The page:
“Now we need to go community by community, neighborhood by neighborhood and often times door-to-door – literally knocking on doors – to get help to the remaining people protected from the virus,” Biden said.
White House press secretary Jen Psaki also referred to the “door-to-door” effort on Tuesday while listing the five objectives of Biden’s COVID response earlier in the day at her briefing, citing “targeted community door-to-door outreach” to “get remaining Americans vaccinated by ensuring that they have the information they need on how both safe and accessible the vaccine is.”
The White House had since defended the effort as needed to save lives and sought to dispel any misinformation about potential government overreach. Psaki said the door-to-door campaign has been going on since April and consists of community volunteers – not government bureaucrats – and is targeted in pockets of the country with low vaccination rates. She said the government is not tracking or keeping a database of individuals who have been vaccinated.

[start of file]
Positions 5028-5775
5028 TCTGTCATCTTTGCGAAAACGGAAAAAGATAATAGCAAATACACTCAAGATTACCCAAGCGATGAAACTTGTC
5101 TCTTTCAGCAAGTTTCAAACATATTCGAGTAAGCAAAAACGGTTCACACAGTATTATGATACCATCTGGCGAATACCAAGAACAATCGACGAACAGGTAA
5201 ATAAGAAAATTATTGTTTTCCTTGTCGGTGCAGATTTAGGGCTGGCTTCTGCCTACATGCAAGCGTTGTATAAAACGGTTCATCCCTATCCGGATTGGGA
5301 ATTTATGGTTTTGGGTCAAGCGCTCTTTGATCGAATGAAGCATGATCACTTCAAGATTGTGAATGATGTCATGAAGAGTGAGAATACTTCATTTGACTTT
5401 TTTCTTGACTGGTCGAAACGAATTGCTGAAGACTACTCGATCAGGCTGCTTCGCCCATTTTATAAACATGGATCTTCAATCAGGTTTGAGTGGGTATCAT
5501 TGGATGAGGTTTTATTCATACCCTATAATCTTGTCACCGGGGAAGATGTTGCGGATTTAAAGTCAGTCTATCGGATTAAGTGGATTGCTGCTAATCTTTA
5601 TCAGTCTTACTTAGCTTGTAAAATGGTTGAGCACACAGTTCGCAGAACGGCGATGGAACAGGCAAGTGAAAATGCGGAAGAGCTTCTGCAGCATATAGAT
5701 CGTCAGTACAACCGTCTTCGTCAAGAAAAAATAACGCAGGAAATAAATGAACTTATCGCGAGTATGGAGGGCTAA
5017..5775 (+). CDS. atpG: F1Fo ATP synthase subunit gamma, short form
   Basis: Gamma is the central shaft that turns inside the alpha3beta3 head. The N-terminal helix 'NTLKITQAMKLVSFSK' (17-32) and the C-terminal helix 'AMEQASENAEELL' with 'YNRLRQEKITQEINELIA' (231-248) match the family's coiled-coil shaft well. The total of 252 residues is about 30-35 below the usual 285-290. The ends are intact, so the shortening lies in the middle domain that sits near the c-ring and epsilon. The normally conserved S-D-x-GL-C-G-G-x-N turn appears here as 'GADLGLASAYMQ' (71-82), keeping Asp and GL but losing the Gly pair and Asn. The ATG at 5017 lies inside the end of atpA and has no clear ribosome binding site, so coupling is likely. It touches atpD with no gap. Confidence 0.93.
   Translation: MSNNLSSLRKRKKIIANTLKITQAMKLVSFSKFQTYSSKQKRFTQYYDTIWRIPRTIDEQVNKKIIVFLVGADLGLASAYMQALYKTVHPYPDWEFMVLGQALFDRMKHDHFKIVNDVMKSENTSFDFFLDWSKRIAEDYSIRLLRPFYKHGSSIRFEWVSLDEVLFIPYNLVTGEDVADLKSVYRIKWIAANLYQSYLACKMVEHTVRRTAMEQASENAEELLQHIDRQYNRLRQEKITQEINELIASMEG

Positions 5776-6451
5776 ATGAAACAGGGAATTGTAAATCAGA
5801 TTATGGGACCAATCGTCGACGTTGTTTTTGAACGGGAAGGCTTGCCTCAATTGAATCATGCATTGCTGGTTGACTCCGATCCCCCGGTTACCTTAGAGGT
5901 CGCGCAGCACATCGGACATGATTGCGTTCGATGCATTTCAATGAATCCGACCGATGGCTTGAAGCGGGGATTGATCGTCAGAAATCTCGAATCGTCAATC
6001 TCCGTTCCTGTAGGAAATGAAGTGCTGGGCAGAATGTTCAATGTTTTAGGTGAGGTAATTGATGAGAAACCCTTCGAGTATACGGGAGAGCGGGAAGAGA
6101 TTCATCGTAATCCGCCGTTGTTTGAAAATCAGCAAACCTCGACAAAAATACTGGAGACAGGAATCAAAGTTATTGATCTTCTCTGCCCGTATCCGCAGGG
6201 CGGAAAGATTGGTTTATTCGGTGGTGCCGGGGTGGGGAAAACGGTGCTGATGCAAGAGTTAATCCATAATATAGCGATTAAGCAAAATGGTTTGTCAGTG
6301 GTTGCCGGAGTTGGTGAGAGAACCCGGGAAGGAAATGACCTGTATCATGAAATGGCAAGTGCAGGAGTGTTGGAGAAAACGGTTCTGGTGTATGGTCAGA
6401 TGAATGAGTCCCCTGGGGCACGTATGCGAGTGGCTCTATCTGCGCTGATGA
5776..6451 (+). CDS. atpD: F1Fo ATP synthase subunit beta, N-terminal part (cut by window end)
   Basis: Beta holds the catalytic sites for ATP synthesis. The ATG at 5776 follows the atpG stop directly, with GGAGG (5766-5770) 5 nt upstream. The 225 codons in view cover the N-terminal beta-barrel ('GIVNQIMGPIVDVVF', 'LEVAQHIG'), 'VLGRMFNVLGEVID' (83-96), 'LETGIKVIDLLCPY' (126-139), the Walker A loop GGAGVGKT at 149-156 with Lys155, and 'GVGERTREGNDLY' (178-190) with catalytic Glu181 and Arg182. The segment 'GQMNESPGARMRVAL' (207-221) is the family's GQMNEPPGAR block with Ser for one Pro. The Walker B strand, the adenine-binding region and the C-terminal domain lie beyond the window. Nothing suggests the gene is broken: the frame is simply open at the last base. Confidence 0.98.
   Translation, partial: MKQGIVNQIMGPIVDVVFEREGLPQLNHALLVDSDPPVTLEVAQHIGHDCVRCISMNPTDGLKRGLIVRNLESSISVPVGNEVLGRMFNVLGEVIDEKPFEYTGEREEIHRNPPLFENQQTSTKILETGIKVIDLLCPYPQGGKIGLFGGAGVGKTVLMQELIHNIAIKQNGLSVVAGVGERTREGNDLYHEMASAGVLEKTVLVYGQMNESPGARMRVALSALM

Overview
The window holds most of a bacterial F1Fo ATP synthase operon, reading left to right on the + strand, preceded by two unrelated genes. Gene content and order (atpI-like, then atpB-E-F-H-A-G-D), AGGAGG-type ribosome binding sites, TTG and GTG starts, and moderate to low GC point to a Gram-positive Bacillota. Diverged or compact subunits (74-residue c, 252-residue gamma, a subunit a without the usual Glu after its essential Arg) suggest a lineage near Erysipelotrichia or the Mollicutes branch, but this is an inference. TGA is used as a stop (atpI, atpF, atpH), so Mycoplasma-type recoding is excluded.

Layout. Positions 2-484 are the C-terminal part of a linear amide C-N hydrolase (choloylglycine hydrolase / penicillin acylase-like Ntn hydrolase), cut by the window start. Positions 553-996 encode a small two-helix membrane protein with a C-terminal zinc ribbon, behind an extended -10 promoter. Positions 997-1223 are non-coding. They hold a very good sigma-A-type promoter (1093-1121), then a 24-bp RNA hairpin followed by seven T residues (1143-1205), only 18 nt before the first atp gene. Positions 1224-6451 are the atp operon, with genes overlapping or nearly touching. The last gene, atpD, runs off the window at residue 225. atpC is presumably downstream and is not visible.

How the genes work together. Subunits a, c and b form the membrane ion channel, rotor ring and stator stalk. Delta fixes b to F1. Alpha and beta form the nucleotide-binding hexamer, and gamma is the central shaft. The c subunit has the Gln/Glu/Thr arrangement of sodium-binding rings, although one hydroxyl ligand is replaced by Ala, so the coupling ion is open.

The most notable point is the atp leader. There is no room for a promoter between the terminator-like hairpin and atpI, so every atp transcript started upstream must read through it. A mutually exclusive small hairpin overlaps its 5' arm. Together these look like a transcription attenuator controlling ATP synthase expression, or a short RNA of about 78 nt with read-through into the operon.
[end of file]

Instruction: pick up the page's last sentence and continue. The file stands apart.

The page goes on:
“These are grassroots voices across the country. They are not members of the government, they are not federal government employees,” Psaki said during a Thursday press briefing. “They are volunteers, they are clergy, they are trusted voices in communities that are playing this role and door-knocking.”
Community members have been doing this since April and it has been effective, with vaccination rates among adults going up 3% in Alabama and 4.4% in Florida, Psaki said.
After Biden first mentioned the idea of going door-to-door, Republicans in Congress were quick to push back against it.
“How about don’t knock on my door. You’re not my parents. You’re the government,” Rep. Dan Crenshaw, R-Texas, tweeted. “Make the vaccine available, and let people be free to choose.”